A separate study claims we are planning to splurge on clothes, dining out and holidays .
While a spree will help the UK economy it’s important to make sure your money is working hard for the longer term.
That means investing it. There are, of course, no guarantees with investing. But if you don’t think you’ll need access to your money for at least five years, investing offers the chance of better returns than you could get from saving in a deposit account.
While many people have adopted investing as their new hobby during lockdowns, others will have put this off for fear of the unknown.
Entering the world of investments for the first time can be daunting. But those feelings might partly be down to the many myths that surround the sector. Here are a few of those common misconceptions:
Myth 1: Cash savings are risk-free
While the amount in a savings account will not fall, the value – or buying power – of that money can drop if the interest you earn on your savings doesn’t keep pace with the rising cost of living. That is certainly the case at the moment with interest rates low and inflation rising.
Myth 2: Investing is too risky
Stock market investing does come with risks, and you’ll need to be comfortable with the fact you could make a loss. However, along with this risk comes the potential for greater returns and it is possible to manage those risks within a portfolio.
Myth 3: Stock market investing is only for the wealthy
If you get into the habit of investing a small amount regularly, you could be surprised at how much it adds up to over time. You can build on the monthly amount as and when your income rises.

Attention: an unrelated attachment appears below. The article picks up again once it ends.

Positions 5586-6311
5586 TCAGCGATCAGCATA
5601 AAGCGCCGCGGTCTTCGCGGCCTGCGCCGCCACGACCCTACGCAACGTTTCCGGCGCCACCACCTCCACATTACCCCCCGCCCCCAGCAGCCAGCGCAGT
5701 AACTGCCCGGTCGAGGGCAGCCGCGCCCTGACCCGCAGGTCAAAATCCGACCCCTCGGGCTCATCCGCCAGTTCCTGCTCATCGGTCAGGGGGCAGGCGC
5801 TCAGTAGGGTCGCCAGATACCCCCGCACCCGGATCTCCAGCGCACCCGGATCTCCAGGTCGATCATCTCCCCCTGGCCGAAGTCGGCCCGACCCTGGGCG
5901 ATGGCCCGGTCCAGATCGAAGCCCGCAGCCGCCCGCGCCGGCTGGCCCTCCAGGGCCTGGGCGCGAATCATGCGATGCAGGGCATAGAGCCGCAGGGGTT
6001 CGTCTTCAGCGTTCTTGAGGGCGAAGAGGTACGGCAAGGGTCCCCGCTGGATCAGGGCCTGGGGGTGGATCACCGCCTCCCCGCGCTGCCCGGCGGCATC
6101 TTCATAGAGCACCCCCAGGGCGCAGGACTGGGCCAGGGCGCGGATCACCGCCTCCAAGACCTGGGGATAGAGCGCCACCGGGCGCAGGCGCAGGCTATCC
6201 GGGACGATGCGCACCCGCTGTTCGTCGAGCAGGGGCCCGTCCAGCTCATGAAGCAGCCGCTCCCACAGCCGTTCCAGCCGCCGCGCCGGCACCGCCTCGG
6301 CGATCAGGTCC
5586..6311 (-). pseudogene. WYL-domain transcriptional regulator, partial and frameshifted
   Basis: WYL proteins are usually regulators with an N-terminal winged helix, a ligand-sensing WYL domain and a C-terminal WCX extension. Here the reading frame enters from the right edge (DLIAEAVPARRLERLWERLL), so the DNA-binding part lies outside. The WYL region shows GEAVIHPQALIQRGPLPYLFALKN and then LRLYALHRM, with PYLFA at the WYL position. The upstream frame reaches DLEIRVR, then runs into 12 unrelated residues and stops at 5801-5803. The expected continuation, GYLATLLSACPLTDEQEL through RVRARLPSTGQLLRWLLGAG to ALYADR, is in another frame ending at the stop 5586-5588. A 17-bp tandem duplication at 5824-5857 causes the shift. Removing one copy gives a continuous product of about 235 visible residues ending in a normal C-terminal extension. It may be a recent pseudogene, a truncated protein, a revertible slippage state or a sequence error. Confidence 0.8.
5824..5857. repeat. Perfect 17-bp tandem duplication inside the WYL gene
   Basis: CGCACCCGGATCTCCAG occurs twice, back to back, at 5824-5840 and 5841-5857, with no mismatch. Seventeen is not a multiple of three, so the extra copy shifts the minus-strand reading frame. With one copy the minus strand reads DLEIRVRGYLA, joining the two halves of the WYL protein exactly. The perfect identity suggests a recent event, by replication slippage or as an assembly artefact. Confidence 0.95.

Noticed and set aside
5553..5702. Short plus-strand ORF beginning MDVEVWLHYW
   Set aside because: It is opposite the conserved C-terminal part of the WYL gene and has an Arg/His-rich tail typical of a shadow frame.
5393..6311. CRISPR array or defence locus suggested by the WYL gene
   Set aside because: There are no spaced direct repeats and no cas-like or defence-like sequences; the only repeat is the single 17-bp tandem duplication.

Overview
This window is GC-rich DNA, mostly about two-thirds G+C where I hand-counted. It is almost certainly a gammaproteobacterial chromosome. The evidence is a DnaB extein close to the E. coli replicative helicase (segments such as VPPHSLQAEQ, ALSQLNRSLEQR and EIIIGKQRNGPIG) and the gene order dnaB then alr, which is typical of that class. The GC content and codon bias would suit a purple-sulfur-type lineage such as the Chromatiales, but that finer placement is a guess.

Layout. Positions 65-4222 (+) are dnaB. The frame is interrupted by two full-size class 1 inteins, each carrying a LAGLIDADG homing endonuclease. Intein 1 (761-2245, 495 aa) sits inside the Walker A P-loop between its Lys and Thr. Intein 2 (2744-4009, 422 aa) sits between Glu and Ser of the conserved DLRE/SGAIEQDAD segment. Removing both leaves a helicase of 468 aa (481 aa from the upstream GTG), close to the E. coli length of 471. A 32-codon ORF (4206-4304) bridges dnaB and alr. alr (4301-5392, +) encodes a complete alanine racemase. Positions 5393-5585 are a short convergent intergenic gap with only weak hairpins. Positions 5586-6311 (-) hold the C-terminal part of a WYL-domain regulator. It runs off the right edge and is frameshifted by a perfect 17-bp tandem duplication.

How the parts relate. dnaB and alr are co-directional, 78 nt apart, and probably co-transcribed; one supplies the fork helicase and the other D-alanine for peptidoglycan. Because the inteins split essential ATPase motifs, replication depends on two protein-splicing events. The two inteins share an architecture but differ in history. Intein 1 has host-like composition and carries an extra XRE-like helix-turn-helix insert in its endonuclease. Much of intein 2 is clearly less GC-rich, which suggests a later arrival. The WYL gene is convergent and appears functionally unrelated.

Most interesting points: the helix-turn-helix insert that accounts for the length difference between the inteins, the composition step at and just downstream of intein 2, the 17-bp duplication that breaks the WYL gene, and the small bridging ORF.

Myth 4: Now is a bad time to invest
The golden rule is that the sooner you start investing, the better. While the past 12 months has been challenging for investors, those with a long term view will have stayed invested and focused on their end goals. Overall, it’s about making sure that your money spends time in the market.
Myth 5: Property is a better bet
There is an ongoing debate about whether property is a better investment strategy than the stock market. However, it is easy to underestimate the risks to becoming a landlord.
Buy-to-let investment has become much less desirable due to tax changes in recent years. You can no longer offset mortgage interest against tax bills and there’s now a 3% stamp duty surcharge for investment property.
There is also the risk you might not get the expected returns. The property could be empty if you can’t find tenants – during which time the mortgage still needs to be paid.
You are also at the mercy of house prices and the housing market, should you need to access the money and sell up.
Another important point is that homeowners already have substantial exposure to the residential housing market through their own home. Owning a buy-to-let means becoming heavily exposed to just one asset class.
Putting your savings to work
Not everyone has put off taking the plunge into the world of investing. It’s encouraging that of those who have started an investment habit over the last 12 months, many seem determined to continue this now that most restrictions are lifted. One study claimed that over three quarters of investors plan to keep up their investing habits post-pandemic .
Whether you plan to keep up and review your newfound habit or want to start a new one, there’s no time like the present.
This content is published and provided for informational purposes only. The information contained within constitutes the author’s own opinions. i-stock is a trading style of Tavistock Wealth Limited which is authorised and regulated by the Financial Conduct Authority, FCA No: 568089. Tavistock Wealth do not provide ﬁnancial advice. Registered Office: 1 Queen’s Square, Ascot Business Park, Lyndhurst Road, Ascot, Berkshire, SL5 9FE, Company Number 07805960. Tavistock Wealth Limited is a wholly owned subsidiary of Tavistock Investments Plc. None of the information contained in the document constitutes a recommendation that any particular investment strategy is suitable for any speciﬁc person. Source of data: Tavistock Wealth Limited unless otherwise stated.